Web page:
Sometimes, aurora evolves into Auroral E at 50 MHz (and occasionally at 144 MHz). The doppler distortion associated with aurora propagation disappears and signals become clear, very much resembling the characteristics of Sporadic E. Often the signals do have a slighlty hollow sound to them and buld slowly over time. Antenna headings also suddenly shift to great circle headings as opposed to generally northward toward the auroral curtain. Single hop distances of up to 1400 miles are the norm, but at 50 MHz double hop contacts out to 3100 miles have been made.
Auroral E typically occurs over the northern third of the US and southern Canada as auroral activity is diminishing. This most often happens after midnight on the eastern end of the path (Editor's note: although I remember one tremendous 144 MHz auroral E event in 1989 that occurred much earlier in the evening... it was fantastic!). Most reported auroral E contacts have been on east-west paths.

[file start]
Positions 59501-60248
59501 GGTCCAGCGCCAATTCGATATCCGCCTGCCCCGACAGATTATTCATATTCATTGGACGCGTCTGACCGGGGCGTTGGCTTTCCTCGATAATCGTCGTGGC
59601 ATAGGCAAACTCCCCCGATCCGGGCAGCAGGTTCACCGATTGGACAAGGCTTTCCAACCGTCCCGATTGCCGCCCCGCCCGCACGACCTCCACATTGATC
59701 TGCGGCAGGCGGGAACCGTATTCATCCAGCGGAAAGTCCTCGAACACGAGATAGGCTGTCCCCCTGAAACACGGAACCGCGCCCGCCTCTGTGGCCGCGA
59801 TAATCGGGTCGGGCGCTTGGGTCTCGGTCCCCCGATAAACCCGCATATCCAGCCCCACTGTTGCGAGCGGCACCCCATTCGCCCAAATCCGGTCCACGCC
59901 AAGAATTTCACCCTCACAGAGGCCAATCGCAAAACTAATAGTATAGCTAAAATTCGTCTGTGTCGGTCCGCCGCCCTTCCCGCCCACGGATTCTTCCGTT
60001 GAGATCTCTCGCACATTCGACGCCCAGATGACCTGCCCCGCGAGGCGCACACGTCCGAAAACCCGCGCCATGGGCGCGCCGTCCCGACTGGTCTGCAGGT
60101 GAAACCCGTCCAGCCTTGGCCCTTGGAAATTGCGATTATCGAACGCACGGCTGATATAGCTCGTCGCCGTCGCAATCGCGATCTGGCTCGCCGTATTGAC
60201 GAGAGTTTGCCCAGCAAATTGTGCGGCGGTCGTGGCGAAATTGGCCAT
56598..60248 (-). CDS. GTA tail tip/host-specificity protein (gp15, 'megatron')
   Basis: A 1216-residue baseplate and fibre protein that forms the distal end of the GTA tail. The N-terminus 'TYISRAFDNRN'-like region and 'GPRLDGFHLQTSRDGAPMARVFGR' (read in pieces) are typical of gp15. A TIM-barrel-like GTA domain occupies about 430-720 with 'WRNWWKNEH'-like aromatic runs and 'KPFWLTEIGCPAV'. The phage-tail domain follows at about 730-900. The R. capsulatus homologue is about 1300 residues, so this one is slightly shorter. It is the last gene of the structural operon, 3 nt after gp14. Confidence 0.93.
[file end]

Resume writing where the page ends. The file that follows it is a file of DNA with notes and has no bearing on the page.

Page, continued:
As in the great opening of March 1989, auroral E can appear while intense auroras are still in progress. During that opening, stations in the southern US were able to make 50 MHz contacts, and there was a 144 MHz opening from the northeast to the midwestern US. Extremely strong auroral E signals instantly appeared on 144 MHz at a time when the aurora was fading but still in progress.
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